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Military hospital network plagued by chronic, avoidable errors, newspaper reports

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By Reuters
Saturday, June 28, 2014, 8:03 p.m.
 

WASHINGTON — The military hospital system, which cares for the 1.6 million active-duty service members and their families, is rife with chronic yet avoidable errors and is subject to only sporadic scrutiny, The New York Times reported on Saturday.

The newspaper said it found during a major investigation that the military hospital network, which is separate from the scandal-plagued Veterans Affairs system, had a particularly bad track record in the areas of maternity care and surgery.

“More than 50,000 babies are born at military hospitals each year, and they are twice as likely to be injured during delivery as newborns nationwide, the most recent statistics show,” the paper said.

It said its examination concluded that “the military lags behind many civilian hospital systems in protecting patients from harm.” The review is based on Pentagon studies, court records, analyses of thousands of pages of data, and interviews with current and former military health officials and workers.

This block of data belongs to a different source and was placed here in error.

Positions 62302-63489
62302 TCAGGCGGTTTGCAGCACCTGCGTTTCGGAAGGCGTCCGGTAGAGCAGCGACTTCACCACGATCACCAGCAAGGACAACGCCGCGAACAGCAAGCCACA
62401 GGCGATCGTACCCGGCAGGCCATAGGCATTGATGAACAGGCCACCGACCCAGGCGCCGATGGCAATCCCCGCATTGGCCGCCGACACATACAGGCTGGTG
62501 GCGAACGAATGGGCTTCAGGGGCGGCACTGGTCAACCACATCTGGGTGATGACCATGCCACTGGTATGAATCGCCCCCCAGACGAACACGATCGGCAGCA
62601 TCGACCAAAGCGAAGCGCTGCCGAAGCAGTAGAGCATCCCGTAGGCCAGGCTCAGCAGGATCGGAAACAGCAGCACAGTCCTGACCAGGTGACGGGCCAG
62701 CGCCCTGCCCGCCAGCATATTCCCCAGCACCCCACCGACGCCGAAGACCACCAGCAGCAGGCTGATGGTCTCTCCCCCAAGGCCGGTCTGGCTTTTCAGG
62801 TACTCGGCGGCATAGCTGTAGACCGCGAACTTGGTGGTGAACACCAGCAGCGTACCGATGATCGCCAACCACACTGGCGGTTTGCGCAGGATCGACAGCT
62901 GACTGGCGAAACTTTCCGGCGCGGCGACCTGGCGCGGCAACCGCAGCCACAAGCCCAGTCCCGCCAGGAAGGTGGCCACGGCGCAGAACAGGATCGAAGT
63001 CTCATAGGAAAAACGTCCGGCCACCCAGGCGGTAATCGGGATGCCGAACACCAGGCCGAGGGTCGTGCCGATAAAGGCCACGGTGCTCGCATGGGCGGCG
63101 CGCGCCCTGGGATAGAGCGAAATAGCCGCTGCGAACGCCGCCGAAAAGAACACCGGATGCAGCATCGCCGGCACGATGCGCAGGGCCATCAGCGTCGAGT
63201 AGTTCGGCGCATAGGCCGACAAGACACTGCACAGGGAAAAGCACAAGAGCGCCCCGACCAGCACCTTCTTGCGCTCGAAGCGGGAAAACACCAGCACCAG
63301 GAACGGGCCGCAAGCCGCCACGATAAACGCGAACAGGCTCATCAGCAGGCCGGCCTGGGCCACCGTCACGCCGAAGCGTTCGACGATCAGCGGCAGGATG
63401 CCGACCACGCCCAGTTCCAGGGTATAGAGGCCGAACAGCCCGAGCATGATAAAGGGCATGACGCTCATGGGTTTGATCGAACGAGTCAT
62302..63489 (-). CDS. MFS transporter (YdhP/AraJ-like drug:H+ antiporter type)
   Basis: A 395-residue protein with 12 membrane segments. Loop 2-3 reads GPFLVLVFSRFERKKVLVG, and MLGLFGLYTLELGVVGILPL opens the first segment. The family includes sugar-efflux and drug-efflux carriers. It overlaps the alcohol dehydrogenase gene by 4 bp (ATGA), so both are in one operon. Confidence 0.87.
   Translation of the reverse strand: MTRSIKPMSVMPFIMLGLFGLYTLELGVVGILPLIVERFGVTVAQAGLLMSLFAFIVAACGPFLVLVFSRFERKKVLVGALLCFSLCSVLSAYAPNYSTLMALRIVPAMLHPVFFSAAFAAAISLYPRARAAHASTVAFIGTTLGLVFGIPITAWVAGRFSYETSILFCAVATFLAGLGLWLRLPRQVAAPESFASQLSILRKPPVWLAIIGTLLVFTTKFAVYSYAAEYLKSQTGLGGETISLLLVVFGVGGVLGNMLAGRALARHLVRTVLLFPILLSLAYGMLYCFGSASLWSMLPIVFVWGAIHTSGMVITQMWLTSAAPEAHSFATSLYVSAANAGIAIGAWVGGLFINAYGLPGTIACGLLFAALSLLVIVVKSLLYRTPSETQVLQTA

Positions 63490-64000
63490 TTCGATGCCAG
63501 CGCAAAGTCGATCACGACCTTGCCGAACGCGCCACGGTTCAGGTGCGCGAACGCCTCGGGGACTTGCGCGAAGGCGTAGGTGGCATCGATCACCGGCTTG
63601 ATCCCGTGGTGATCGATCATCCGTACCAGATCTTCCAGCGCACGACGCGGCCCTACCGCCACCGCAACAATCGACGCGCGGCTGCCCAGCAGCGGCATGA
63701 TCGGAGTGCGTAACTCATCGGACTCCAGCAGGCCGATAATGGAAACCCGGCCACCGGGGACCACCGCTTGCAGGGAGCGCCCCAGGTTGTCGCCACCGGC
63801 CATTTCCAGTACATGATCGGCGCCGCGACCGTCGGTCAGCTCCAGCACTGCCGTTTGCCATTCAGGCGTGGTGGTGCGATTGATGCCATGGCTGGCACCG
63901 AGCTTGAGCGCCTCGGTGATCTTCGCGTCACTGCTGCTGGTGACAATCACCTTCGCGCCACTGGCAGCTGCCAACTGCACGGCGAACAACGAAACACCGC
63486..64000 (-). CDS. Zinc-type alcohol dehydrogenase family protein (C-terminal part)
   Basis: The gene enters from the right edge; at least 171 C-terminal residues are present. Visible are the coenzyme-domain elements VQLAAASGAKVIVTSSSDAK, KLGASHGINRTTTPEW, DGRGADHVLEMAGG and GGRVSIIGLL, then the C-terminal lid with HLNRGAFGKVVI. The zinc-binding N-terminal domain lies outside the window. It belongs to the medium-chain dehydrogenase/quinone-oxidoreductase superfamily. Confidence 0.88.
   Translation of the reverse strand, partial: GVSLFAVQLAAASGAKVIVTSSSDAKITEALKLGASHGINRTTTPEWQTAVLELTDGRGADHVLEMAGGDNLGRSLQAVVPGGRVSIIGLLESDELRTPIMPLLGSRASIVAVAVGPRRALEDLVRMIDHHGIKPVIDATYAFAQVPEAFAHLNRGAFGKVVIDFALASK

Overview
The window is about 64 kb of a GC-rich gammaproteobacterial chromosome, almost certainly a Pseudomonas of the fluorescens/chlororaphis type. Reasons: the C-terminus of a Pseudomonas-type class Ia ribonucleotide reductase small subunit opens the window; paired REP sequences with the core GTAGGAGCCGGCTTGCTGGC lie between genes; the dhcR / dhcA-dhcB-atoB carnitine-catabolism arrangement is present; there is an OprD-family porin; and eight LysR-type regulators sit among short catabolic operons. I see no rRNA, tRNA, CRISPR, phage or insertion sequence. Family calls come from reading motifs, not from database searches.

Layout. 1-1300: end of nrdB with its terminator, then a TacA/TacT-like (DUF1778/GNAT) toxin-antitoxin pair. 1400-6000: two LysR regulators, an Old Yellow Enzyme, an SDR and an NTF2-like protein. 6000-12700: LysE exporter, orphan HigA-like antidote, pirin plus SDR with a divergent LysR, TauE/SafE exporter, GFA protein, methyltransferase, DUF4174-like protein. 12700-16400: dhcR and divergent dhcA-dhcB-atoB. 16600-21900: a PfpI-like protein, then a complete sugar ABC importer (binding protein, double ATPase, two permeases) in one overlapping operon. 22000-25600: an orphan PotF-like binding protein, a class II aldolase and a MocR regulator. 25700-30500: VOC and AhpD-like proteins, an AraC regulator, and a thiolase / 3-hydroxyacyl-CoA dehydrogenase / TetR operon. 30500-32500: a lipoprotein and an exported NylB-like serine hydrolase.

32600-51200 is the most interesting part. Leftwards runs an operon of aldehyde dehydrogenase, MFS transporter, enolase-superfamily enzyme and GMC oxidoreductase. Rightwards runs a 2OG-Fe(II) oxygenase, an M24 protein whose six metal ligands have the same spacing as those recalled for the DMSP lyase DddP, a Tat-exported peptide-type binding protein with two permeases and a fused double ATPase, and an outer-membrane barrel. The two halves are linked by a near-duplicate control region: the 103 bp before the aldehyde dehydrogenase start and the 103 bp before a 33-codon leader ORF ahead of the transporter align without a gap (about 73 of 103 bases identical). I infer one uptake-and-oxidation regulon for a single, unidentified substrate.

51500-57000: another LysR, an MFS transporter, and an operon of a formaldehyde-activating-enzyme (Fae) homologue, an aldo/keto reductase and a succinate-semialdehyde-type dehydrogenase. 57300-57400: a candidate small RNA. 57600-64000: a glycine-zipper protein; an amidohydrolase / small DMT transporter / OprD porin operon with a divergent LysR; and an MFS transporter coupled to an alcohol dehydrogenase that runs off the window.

“The most common errors are strikingly prosaic — the unread file, the unheeded distress call, the doctor on one floor not talking to the doctor on another,” the paper said.

It quoted examples of “never events,” so-called because they are so grave yet preventable.

“A viable fetus died after a surgeon operated on the wrong part of the mother's body,” the paper said.

“A 41-year-old woman's healthy thyroid gland was removed because someone else's biopsy result had been recorded on her chart. A 54-year-old retired officer suffered acute kidney failure and permanent hearing loss after an incorrect dose of chemotherapy,” it cited as other examples.

The Times quoted Defense officials as saying military hospitals deliver treatment that is as good, if not better, than civilian hospitals.

“We strive to be a perfect system, but we are not a perfect system, and we know it,” the paper quoted Dr. Jonathan Woodson, assistant secretary of Defense for health affairs, as saying. “We must learn from our mistakes and take corrective actions to prevent them from reoccurring.”

The Times said records showed that mandated safety investigations often went undone, that less than half of reported unexpected death inquiries were forwarded to the Pentagon's patient safety center, and that cases involving permanent harm often remained unexamined.

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